Are there any new parameters that might help us deal with the crisis?

Prof Dr Frank Piller (RWTH TIM): The next one to two years will certainly be very exciting. The Corona crisis has shown how important it is for us to make companies and the business ecosystems and logistics networks that link them more resilient for the future. This does not only mean robustness in the sense of physical redundancy – i.e. two production sites instead of one. We must also be able to better anticipate changing environmental conditions, react appropriately and, most importantly, learn from them and make real change. This applies both to “unpredictable” discontinuities such as corona, and to foreseeable change, e.g. towards more sharing, more sustainability, a reflective approach to food etc. Companies that use technologies such as AI and digital platforms to create flexible, agile and resilient business ecosystems and to jointly shape the future in these ecosystems based on fair and sustainable business models will probably be particularly successful. To achieve this, companies must now quickly (but systematically!) think about what such a network could look like for them, then build up the necessary competencies, and trust, and implement them quickly. A great task, which our economy and especially our small and medium-sized businesses can handle excellently together!

The coronavirus has shown how crucial it is to be able to react flexibly to new market conditions. How important is the role of textile research in this context?

Daniel Bücher (ITA): The textile industry is very strongly characterized by medium-sized companies. Research is expensive and involves risks. The situation has shown that the industry needs innovations for survival. Innovations through the digitalization of production, but also through new products and processes will continue to play a role for the industry. Applied research supports companies in meeting these challenges and assumes part of the risks. Research is thus a part of securing innovation in the industry.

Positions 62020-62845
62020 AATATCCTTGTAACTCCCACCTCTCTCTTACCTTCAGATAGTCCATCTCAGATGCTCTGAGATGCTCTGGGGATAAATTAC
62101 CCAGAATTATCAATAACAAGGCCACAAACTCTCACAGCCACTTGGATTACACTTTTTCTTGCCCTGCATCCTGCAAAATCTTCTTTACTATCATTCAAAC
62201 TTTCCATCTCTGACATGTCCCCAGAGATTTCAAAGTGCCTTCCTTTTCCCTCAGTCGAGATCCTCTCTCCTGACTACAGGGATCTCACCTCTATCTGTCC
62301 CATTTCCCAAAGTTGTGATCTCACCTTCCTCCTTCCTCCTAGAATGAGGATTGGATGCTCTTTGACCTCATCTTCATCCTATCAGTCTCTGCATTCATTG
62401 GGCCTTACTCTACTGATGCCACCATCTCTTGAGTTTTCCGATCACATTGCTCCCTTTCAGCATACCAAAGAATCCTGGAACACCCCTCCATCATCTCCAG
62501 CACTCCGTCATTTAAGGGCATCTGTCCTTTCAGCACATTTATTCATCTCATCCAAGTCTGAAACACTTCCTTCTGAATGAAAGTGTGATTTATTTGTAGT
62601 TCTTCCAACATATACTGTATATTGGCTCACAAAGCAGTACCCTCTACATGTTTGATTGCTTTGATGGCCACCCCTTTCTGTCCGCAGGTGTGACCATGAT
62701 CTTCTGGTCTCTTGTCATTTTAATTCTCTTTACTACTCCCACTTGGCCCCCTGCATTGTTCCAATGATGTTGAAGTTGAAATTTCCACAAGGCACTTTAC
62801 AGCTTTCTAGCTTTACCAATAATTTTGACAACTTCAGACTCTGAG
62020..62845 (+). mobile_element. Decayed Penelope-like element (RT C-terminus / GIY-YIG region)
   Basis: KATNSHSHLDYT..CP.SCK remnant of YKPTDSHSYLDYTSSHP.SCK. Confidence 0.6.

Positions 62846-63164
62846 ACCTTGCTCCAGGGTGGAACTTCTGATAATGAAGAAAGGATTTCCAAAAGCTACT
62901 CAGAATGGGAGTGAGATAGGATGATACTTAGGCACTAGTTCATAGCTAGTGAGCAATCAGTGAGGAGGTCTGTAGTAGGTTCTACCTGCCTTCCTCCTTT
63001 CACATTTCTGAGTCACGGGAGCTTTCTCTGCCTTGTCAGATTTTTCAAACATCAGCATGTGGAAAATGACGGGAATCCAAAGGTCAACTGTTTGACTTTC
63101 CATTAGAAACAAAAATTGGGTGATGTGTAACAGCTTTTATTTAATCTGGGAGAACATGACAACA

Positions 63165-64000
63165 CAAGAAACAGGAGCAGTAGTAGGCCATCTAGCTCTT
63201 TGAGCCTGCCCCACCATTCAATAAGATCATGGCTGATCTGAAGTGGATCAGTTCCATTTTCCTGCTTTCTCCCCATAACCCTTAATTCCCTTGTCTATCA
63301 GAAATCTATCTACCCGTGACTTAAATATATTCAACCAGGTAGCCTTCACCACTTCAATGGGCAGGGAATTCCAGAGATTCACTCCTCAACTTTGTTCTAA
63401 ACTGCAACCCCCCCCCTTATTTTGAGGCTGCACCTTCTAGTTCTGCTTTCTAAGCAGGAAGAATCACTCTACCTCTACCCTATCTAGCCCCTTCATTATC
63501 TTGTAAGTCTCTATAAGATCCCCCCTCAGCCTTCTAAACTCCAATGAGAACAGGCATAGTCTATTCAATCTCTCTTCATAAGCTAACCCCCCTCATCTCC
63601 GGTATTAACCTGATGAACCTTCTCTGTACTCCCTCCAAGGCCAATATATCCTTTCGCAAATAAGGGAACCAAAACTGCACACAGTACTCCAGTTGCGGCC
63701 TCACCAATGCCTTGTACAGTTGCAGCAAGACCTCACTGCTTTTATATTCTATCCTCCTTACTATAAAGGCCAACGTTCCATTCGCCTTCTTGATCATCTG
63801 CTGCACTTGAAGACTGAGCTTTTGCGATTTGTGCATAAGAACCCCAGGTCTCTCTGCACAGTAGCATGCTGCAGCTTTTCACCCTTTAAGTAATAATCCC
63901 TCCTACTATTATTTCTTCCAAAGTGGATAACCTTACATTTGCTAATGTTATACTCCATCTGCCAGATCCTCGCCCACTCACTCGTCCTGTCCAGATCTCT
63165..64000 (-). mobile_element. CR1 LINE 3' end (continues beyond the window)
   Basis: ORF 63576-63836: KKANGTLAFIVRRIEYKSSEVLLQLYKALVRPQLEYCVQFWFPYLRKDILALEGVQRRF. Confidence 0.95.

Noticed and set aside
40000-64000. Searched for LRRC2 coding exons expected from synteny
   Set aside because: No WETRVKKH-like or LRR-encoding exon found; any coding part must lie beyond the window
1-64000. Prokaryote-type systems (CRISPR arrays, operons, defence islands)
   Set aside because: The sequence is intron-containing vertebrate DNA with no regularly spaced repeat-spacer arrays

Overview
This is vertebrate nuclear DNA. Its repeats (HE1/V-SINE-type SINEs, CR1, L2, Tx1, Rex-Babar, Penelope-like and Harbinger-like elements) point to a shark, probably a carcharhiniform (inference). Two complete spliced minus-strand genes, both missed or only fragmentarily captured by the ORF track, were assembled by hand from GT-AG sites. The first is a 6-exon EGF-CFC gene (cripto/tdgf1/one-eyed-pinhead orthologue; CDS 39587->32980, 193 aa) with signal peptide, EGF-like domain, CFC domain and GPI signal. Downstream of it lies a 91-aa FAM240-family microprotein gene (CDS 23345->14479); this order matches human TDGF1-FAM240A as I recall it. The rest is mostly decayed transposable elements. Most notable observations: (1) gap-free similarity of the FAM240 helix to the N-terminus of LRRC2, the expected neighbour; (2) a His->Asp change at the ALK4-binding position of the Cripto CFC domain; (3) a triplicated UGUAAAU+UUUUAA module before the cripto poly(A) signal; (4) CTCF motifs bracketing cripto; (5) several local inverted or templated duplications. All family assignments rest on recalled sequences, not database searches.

The coronavirus has highlighted existing deficits across all sectors. What are the most serious deficits in the textile industry?

Markus Beckmann (ITA GmbH): In mechanical engineering, a central deficit certainly lies in the internationally oriented supply chain, which was abruptly interrupted by the shot down. Alternative suppliers cannot be built from scratch, but are usually the result of strategic sourcing activities. The resilience of individual companies is known to be as good as the weakest link in the chain and will certainly raise some questions in the future whether off shoring is the only strategic means of further crisis protection.

What impact will the coronavirus crisis have on the international textile and apparel industry in general?

Daniel Bücher (ITA): I think the Covid-19 pandemic will further accelerate the existing changes in the industry. The classic business models of clothing retailers have had their day. The examples of the insolvencies of Esprit and Tom Tailor show this quite clearly. Online trade will continue to grow and supply chains will become even more short-lived. But this is also an opportunity for the clothing industry in Europe. The textile industry, on the other hand, will weather the crisis better, even if it is a supplier to the automotive industry. New markets and innovations will emerge from the crisis. All in all, I think that every crisis always offers an opportunity, especially for us in Germany, where the social impact is relatively small.

Will we see more production returning to Europe?

Markus Beckmann (ITA GmbH): A clear yes and no…, because there will be fierce competition for the remaining market volumes soon, which will certainly also cost margins and thus focus product costs, in addition to the above-mentioned resilience. If production in the EU will have a chance, it will only succeed where high labour costs do not play a significant role in the total costs or where other innovative factors like the digitalization of production processes can have a decisive influence.

How do you assess the issue of sustainability in the textile chain – will this be taken much more seriously in future?

Thomas Köhler (ITA): On the one hand, the use of renewable raw materials (such as natural fibres) is an everyday routine for the textile industry. On the other hand, petroleum-based man-made fibres are by far the largest share (2/3) with approx. 80mn tonnes per year.

If you ask the population, a clear majority is in favour of replacing petroleum-based plastics with alternatives made from renewable raw materials. Consumer demands for political intervention are often loudly heard. The willingness to act is much less pronounced.

This is difficult for the textile industry. Anyone who wants to produce sustainable textiles must take a holistic view on the value chain, from raw materials to the final product, which is a challenge. This is why the German Federal Ministry of Education and Research is currently funding the Biotexfuture innovation space. Sustainability in the textile chain will continue to be a serious topic in the future.

Many thanks for the engaging interview!